Joan Didion was an outsider who intuited that her flintiness and her drive to succeed were tethered to remaining always on the outside looking in. The late novelist and journalistic pioneer died today, Dec. 23, at the age of 87.
Though Didion broke the mold in many ways, she was, if nothing else, a Californian. As such, many Californians—especially those who make a living by writing—are taking to Twitter to issue their remembrances.
Born in Sacramento in 1934, Didion was perhaps the most famous native of California’s capital city until Greta Gerwig, whose 2017 directorial debut, Lady Bird, was strongly influenced by Didion’s life and work. Like the famous essayist, the title character is a survivor who got out. In Didion’s case, “out” meant a lifetime chronicling the absurdities and contradictions of a complacent social order as it rapidly broke down, particularly in the Golden State’s more cosmopolitan cities.
Today Sacramento is home to high rise towers, a professional sports team and an international airport. But back in the 1930s, the town of fewer than 100,000 probably seemed to Didion’s peers the way Tracy or Modesto seems now: hot, flat, relatively nearby yet light-years distant. It gave her a necessary sense of remove.
She went on to write some of the best examples of what later became known as New Journalism: unsparing and at times harsh magazine profiles of people and topics formerly considered unworthy or even taboo—and she didn’t shy from inserting herself in these accounts.
What brought Didion to the forefront of American literary consciousness was “Slouching Towards Bethlehem.” That 1968 essay, whose title comes from William Butler Yeats’ poem “The Second Coming,” went on to become the backbone of a groundbreaking collection of the same name. Didion’s account of Haight-Ashbury in its heyday analyzes that scene as America’s unravelling in microcosm, complete with teen runaways and Hare Krishnas and a five-year-old girl named Susan who was tripping on LSD and told Didion she went to “High Kindergarten.”
Partly as a result of this story, Didion got a column in Life, in which she icily announced herself as “a woman who for some time now has felt radically separated from most of the ideas that seem to interest other people.” Straddling the line between fiction (Play It As It Lays, A Book of Common Prayer) and nonfiction (The White Album, Miami) Didion was a steely and precise rule-breaker, an elliptical, Corvette-driving Republican often photographed smoking but seldom smiling.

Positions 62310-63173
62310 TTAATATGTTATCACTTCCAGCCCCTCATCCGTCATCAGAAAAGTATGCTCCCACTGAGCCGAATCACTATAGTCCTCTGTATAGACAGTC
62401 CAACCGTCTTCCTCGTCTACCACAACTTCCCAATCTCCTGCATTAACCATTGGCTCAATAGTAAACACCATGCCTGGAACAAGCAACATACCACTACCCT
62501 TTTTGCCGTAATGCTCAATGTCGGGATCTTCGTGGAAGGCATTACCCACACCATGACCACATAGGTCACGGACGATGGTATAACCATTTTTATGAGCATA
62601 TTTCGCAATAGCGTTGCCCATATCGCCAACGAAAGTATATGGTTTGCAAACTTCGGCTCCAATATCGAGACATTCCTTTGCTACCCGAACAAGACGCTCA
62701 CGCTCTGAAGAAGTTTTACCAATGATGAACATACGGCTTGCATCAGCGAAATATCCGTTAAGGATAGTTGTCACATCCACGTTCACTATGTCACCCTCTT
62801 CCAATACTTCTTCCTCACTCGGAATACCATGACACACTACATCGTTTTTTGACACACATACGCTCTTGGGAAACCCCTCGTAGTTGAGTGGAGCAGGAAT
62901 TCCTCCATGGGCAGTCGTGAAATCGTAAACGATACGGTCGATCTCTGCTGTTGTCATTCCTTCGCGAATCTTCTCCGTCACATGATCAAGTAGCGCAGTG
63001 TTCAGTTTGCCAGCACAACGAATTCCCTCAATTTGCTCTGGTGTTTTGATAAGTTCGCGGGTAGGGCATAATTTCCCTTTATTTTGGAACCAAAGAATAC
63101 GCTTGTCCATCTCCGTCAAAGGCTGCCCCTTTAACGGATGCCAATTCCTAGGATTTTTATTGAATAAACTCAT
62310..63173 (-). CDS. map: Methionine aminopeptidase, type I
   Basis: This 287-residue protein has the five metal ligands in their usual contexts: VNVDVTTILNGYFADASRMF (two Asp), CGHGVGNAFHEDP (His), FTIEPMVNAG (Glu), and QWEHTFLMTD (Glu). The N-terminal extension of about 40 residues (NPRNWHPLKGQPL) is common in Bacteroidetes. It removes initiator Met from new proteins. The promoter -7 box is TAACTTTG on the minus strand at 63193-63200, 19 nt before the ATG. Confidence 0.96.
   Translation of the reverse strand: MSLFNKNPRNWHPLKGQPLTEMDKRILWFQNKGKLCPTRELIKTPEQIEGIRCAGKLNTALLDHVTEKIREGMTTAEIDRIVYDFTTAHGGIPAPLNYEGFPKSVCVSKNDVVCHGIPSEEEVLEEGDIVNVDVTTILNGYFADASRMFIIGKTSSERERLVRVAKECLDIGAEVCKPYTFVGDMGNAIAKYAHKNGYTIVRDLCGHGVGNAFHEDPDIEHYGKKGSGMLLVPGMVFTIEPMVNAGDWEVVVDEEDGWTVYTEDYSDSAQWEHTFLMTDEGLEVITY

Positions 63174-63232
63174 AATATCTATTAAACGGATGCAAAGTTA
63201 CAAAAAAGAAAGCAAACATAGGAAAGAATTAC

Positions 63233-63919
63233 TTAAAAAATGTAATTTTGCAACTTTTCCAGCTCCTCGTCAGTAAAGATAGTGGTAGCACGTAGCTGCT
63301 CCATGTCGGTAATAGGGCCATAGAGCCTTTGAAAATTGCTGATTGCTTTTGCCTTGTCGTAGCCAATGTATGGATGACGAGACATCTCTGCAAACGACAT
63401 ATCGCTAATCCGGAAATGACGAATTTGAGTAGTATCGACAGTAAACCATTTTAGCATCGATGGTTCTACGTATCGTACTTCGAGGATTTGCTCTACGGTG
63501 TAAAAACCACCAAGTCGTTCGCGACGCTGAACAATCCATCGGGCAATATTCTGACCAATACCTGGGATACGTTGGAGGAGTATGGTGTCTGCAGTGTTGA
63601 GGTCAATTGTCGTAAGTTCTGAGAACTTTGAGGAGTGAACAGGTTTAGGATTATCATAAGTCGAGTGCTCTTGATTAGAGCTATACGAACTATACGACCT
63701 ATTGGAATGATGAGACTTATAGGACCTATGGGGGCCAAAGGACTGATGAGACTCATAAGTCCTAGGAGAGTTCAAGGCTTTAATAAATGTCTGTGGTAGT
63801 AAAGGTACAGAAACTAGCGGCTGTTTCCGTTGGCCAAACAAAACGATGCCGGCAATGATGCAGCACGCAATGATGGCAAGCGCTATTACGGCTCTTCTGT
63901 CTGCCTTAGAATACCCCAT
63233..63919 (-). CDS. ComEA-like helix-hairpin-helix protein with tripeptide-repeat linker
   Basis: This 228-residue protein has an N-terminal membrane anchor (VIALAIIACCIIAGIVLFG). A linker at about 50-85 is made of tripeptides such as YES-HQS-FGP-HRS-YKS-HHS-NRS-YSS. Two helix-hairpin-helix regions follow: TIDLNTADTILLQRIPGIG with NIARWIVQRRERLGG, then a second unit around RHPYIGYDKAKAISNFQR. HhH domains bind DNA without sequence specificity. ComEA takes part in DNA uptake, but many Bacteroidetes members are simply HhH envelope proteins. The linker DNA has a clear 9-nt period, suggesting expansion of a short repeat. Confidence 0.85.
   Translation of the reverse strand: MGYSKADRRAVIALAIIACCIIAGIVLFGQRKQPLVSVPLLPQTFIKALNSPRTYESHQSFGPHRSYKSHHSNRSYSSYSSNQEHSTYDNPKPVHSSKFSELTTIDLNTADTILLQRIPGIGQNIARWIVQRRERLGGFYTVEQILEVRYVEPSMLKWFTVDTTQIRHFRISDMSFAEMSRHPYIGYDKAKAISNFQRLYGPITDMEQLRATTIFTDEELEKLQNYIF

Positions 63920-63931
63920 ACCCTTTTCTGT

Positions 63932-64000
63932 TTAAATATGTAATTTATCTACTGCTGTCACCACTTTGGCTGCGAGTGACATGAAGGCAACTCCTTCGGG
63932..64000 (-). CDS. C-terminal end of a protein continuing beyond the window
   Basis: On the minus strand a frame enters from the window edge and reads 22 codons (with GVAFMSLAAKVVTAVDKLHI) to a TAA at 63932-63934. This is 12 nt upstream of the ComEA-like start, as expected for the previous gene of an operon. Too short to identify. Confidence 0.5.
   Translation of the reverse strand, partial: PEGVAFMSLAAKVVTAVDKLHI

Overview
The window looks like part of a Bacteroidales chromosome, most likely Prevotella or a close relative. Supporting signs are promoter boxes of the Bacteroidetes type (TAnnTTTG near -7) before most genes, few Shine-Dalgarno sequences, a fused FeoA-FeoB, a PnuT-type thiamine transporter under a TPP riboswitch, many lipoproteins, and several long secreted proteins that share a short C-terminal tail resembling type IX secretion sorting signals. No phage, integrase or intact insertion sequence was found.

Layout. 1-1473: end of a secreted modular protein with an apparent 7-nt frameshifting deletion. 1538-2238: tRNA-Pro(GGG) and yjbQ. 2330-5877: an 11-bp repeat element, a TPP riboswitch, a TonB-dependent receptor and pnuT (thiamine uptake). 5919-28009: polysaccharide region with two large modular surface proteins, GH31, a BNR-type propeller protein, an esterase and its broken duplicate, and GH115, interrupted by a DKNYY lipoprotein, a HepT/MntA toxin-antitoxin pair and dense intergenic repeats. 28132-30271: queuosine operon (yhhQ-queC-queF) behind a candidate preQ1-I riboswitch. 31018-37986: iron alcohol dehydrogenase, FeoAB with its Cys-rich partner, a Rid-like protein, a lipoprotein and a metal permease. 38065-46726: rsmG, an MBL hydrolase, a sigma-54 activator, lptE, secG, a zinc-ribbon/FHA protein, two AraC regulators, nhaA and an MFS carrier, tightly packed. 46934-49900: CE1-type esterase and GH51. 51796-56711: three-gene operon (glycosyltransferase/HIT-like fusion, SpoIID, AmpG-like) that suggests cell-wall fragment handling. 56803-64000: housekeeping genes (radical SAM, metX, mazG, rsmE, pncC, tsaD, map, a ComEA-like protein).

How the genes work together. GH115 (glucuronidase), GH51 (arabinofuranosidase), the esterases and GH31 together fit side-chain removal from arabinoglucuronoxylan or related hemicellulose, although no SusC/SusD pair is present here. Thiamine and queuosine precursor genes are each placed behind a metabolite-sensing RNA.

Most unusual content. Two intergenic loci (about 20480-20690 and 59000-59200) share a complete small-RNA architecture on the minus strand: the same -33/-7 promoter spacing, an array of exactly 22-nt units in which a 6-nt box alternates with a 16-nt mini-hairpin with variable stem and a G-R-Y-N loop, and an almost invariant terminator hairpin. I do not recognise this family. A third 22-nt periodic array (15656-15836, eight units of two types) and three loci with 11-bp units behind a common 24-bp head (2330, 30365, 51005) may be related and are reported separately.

First in Berkeley and later to New York and Los Angeles, Didion wrote about the Mojave Desert and vapid Hollywood cocktail parties and emotionless abortions and The Doors. She hung out with flower children during the Summer of Love—and she was already in her mid-30s by then—and she filled Life, The Saturday Evening Post and The New York Review of Books with what we now call long reads. In her books, she freely used a homophobic term that rhymes with “maggot.” She liked the c-word, too.
Crushed by the deaths of her husband, fellow writer John Dunne, and their daughter, Quintana Roo, Didion’s mourning produced her late-career masterpiece, 2005’s My Year of Magical Thinking. Essentially a work of reportage on her own grief, it won the National Book Award and a Pulitzer.
In her 80s, Didion became the face of ultra-luxe fashion brand Céline, sporting dark sunglasses that made her look unapproachably cool, almost alien—just as she had decades before when lacerating the unexamined pomposities of the counterculture. Didion’s career was always tied to high fashion, in fact: She got her start in 1956 by winning an essay contest sponsored by Vogue, writing about the architect William Wurster, who redesigned Ghirardelli Square.
“‘Hardness’ has not been in our century a quality much admired in women,” Didion wrote in “Georgia O’Keeffe,” a 1976 rumination on the painter collected in The White Album. But hardness is necessary if a writer is going to write about something collapsing. Four decades later, the Netflix documentary Joan Didion: The Center Will Not Hold again referenced the violent breakdown of Yeats’ “The Second Coming.” Didion watched the center of postwar American life first buckle, then topple, then atomize completely. She lived to be 87, hard to the end.